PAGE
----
Spatiotemporal Optical Vortices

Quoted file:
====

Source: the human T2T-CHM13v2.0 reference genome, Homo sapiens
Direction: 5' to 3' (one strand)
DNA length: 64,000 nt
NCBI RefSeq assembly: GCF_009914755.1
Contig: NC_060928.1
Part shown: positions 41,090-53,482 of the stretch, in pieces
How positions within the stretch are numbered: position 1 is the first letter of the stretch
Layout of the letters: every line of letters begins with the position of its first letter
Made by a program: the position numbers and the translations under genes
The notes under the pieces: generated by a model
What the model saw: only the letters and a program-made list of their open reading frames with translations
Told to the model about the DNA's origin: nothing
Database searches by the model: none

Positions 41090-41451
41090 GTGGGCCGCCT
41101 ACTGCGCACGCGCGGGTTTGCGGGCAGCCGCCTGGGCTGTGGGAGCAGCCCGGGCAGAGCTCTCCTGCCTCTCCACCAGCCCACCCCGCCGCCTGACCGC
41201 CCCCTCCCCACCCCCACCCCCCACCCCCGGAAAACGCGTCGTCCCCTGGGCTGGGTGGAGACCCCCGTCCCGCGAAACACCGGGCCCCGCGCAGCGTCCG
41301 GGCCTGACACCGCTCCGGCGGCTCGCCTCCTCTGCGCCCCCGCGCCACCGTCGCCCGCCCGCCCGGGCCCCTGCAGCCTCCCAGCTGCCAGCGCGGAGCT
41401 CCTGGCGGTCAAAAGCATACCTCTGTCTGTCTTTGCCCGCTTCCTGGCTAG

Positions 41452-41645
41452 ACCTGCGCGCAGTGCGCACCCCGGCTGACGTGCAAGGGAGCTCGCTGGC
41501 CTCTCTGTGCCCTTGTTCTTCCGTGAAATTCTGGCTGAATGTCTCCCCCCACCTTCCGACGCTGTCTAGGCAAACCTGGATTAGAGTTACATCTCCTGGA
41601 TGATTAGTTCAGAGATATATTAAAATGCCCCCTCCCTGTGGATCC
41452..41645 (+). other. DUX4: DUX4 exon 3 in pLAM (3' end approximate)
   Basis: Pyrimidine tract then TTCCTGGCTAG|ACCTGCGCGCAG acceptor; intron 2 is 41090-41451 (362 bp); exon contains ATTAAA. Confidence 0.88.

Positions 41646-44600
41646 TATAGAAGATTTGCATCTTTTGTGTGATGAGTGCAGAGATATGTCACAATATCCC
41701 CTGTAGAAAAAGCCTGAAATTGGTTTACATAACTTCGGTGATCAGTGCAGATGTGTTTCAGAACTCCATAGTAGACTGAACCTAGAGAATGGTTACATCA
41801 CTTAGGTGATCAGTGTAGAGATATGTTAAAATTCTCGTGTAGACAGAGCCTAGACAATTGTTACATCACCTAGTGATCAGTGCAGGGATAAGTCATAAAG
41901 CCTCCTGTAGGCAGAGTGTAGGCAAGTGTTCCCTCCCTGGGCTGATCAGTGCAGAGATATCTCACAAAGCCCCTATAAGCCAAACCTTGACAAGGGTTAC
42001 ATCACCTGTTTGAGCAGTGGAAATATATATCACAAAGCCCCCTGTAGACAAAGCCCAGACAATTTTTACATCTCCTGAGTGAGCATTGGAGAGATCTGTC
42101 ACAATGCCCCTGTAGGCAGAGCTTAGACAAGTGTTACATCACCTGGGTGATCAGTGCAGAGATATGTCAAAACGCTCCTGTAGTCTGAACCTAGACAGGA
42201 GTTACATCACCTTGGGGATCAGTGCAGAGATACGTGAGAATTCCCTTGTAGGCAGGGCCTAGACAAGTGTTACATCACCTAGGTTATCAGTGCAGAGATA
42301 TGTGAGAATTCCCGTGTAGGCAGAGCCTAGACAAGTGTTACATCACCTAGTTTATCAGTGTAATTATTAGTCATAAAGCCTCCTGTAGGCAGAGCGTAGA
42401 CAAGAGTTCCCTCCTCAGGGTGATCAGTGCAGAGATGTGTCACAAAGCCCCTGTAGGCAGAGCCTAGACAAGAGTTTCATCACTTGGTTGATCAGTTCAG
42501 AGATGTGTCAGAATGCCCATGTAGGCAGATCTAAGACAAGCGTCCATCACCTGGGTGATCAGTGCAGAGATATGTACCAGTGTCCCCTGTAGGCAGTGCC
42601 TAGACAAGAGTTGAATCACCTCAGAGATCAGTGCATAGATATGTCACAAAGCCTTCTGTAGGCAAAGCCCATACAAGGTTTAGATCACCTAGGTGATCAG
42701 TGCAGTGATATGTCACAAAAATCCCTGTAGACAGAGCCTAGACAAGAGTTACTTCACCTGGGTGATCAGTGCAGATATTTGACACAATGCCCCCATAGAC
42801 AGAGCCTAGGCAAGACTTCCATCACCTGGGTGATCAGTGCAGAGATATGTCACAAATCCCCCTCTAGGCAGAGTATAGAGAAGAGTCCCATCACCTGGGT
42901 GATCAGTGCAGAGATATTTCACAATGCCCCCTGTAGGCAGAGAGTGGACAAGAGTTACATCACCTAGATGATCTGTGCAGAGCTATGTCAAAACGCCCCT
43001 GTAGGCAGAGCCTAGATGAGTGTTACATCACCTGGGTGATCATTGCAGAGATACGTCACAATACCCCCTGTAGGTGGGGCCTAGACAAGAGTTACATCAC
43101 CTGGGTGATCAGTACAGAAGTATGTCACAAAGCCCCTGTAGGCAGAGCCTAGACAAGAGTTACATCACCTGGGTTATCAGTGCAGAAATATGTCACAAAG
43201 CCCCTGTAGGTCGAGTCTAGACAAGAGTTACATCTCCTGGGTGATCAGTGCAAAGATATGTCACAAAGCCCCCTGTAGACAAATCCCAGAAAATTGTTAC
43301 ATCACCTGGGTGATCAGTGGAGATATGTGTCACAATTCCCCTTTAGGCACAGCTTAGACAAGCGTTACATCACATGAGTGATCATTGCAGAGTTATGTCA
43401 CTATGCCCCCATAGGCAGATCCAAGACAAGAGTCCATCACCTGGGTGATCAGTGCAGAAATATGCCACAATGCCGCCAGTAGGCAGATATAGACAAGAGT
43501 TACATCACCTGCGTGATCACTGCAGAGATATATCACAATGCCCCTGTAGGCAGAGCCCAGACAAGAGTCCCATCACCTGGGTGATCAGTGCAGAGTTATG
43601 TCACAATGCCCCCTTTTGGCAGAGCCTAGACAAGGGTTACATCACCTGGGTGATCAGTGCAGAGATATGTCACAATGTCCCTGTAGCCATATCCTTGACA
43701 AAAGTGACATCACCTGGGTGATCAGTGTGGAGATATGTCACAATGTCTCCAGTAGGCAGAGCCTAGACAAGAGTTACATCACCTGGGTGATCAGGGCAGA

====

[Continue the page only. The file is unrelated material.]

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Light beams carrying orbital angular momentum (OAM) have become a mainstay of optical science and technology. In these beams, well-known examples of which are the Laguerre-Gaussian (LG_pm ) and Bessel-Gaussian (BG_m ) beams, the OAM vector points parallel or anti-parallel to propagation, and is associated with a phase winding 2πm in the plane transverse to the propagation direction, where integer m is the winding order or the “topological charge”. Such beams can be monochromatic.Recently, our group discovered a new type of OAM structure that naturally emerges from nonlinear self-focusing, which we dubbed the spatio-temporal optical vortex (STOV). Here, the phase winding exists in a spatiotemporal plane, with the OAM pointing transverse to propagation. In this dissertation, we extend the generation of STOV-carrying pulses to the linear regime, demonstrating their generation using a 4f pulse shaper and measuring their free-space propagation using a new ultrafast single-shot space- and time-resolving diagnostic, TG-SSSI (transient-grating single-shot supercontinuum spectral interferometry). We then demonstrate that transverse OAM is a property of photons by experimentally confirming the conservation of transverse OAM in second harmonic generation. Because the field of STOVs is so new, a first principles theory for their transverse OAM was lacking. We developed such a theory for transverse OAM that predicts half integer values of OAM and the existence of a STOV polariton in dispersive media. The surprise of half-integer OAM values launched a debate in the OAM community, which has been resolved in favor of our theory by our most recent experiments. These explore how phase and amplitude perturbations can impart spatiotemporal torques to light. We find that transverse OAM can be imparted to light pulses only for (1) sufficiently fast transient phase perturbations or (2) energy removal from a pulse already possessing transverse OAM.